23 April 2011

The most beautiful girls in the world

“She clings to me
Her hair, like fire streams behind us
Sleek, black, shiny
As she hugs me tight
I know that my mistress
Has fulfilled her
Tight jeans, wet
Her firm pert breasts rub through the thin cotton shirt
On my back
She screams, ‘faster, faster, faster’
I turn up the throttle
They both come together
I am the man who rides them
Fulfils them
I am god”
In loving memory of Ruvin Perera and Pemraj Amal Peiris. Best friends in life and death.

My first memory of bikes were the Suzuki ST125’s on display near the Bamabalapitiya bus stop. Sleek gleaming colours, the proud trail bikes standing tall with their circular gas tanks and the stand up handlebars. Barely a teen, making my father promise that my 18th birthday present would be one. I still remember then when the rupee was valuable they seemed dear at a mere Rs.13,000 each.

Consequently the bike craze that spread like wildfire through Colombo. My childhood hero’s; Dallas Martenstyn, Milinda Halahakoan and Tissa Wimalasekara. The races in Katukurunda when we used to just remove the muffler from Lucky’s KH125 or my dad’s Mark11 and just track them.

At a mere 16 years, when my dad refused permission for me to travel to Nuwara Eliya, locking my bedroom door and having the domestic boy shave my head bald in protest.

Soon the norm, all the accidents. Leading to complete parental refusal to even consider buying a teenage son a trail or road bike.

Pemba’s subsequent entrance to personal wealth through flying for Air Lanka. His Yamaha DT175, Suzuki RM125 and the Honda 200R. Flying down Duplication road on the RM, and shifting from first to third on a wheelie. Back wheelies in front of innumerable Colombo all girl schools. Ruvin’s XL250s, Nauzers Yamaha RD200 and the best bike of all the RD350. Black and red, purring powerfully as I would showboat on the Viharamaha Devi Road stretch or all around Independence Square.
It was cool to slip and slide, fall. Bruises and bandages were a part of attaining manhood, to be gasped at and admired by your peers and the young Ladies College birds hanging out at Otters (Otters was cool then).

In memory, Ruvin died on his XL, people had serious accidents, limbs were broken and I settled with my dad for VW Beetle as my entry to 18 years of life. The posters of Barry Sheen and Kenny Roberts still shone from my bedroom wall but my dreams of owning a mobike fast disappeared to borrowing friends bikes and riding around town unknown to my parents.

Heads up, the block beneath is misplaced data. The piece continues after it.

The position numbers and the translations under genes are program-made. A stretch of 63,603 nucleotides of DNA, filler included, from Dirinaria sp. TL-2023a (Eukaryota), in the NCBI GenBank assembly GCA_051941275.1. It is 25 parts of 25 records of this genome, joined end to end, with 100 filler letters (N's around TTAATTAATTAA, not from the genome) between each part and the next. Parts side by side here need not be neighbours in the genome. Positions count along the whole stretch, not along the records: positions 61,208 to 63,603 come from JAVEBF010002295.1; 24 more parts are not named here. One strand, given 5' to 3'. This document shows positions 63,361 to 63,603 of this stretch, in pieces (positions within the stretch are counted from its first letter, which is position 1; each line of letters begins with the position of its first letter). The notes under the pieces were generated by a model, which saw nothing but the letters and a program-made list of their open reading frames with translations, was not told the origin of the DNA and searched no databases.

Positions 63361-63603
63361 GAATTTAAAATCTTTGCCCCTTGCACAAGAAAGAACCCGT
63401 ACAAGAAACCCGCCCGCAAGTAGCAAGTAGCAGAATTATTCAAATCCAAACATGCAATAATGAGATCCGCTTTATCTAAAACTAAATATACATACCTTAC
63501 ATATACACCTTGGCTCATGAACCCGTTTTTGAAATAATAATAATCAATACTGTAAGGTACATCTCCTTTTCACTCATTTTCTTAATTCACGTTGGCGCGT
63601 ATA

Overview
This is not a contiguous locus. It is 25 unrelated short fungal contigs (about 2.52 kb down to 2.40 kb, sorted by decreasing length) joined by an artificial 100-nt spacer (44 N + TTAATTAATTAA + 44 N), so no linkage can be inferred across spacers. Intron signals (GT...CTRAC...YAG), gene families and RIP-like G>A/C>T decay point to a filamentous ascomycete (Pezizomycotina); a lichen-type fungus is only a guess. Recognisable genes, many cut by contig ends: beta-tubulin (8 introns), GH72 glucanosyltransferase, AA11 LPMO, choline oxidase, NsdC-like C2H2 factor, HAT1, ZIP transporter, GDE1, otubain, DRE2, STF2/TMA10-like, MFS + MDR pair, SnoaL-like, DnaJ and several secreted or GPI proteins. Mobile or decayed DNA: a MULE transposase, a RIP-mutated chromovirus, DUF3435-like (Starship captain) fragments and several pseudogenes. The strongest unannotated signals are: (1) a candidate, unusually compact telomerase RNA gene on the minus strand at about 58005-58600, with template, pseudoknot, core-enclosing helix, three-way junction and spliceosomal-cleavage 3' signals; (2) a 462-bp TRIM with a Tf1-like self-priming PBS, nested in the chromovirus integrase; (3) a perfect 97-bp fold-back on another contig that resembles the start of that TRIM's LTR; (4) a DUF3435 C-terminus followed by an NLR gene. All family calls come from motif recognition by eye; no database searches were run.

Life was cool then. You fell, you went to the accident ward and you were treated. The millions of bikes ridden, the millions of falls and finally shepherded off to college in the US to stay out of trouble by anxious parents.

The devastating day when I received the call from a sibling with the news that Pemba had crashed and moved on to race with the gods in the sky. The sorrow and grief.

Living in the USA was similar to bike heaven with every kind of bike imaginable. Murali’s Kawasaki Ninja and my initiation and love affair with Harley Davidsons, the most beautiful girls in the world. My dreams of owning a bike still unfilled due to the simple fact of being a miserably poor student, but always riding and dreaming, one day I will own my own beast bitch – a Harley.

Forty now and I still ride, but still no Harley, but one day you beautiful bitches, I will own one of you, ride you, tame you, ride with you to the gods in Valhalla where I hope I will meet Ruvin and Pemraj again, and ride.

Ride on our girls with the sun beating down on gleaming asphalt, the wind streaming through our hair, as young teenagers stand by the road and watch and go, there go the gods and wish they were one of us too.


lucky said...

I'm no fan of motorbikes.. but this piece sure made me look at 'em differently.. loved it! And loved the verse at the beginning even more!! Thanks for sharing...
p.s. would really like to know if the lines in the verse were composed by you DD? It's beautiful!

ViceUnVersa said...

Tx. Yes the prose is mine!

Jack Point said...

Nice post, makes me look at bikes in a different way.

Very dangerous way to travel, though.